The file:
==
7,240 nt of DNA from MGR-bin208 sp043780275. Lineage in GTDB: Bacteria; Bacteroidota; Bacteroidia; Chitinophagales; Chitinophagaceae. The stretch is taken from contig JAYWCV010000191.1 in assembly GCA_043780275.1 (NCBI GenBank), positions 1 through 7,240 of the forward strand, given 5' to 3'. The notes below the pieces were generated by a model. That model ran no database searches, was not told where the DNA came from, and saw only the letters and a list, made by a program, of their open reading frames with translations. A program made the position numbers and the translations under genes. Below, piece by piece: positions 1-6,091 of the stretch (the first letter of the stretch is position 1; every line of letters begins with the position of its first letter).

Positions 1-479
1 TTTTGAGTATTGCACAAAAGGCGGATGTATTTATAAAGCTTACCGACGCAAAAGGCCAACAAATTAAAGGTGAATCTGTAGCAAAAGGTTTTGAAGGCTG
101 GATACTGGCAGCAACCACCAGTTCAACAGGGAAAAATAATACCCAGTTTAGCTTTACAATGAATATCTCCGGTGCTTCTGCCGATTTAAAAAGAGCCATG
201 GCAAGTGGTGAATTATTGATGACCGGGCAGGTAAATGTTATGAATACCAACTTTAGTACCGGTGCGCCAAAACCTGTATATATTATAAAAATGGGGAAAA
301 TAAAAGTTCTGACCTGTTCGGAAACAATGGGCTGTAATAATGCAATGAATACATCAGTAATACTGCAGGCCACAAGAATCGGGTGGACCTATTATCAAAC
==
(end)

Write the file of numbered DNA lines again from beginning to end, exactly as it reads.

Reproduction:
7,240 nt of DNA from MGR-bin208 sp043780275. Lineage in GTDB: Bacteria; Bacteroidota; Bacteroidia; Chitinophagales; Chitinophagaceae. The stretch is taken from contig JAYWCV010000191.1 in assembly GCA_043780275.1 (NCBI GenBank), positions 1 through 7,240 of the forward strand, given 5' to 3'. The notes below the pieces were generated by a model. That model ran no database searches, was not told where the DNA came from, and saw only the letters and a list, made by a program, of their open reading frames with translations. A program made the position numbers and the translations under genes. Below, piece by piece: positions 1-6,091 of the stretch (the first letter of the stretch is position 1; every line of letters begins with the position of its first letter).

Positions 1-479
1 TTTTGAGTATTGCACAAAAGGCGGATGTATTTATAAAGCTTACCGACGCAAAAGGCCAACAAATTAAAGGTGAATCTGTAGCAAAAGGTTTTGAAGGCTG
101 GATACTGGCAGCAACCACCAGTTCAACAGGGAAAAATAATACCCAGTTTAGCTTTACAATGAATATCTCCGGTGCTTCTGCCGATTTAAAAAGAGCCATG
201 GCAAGTGGTGAATTATTGATGACCGGGCAGGTAAATGTTATGAATACCAACTTTAGTACCGGTGCGCCAAAACCTGTATATATTATAAAAATGGGGAAAA
301 TAAAAGTTCTGACCTGTTCGGAAACAATGGGCTGTAATAATGCAATGAATACATCAGTAATACTGCAGGCCACAAGAATCGGGTGGACCTATTATCAAAC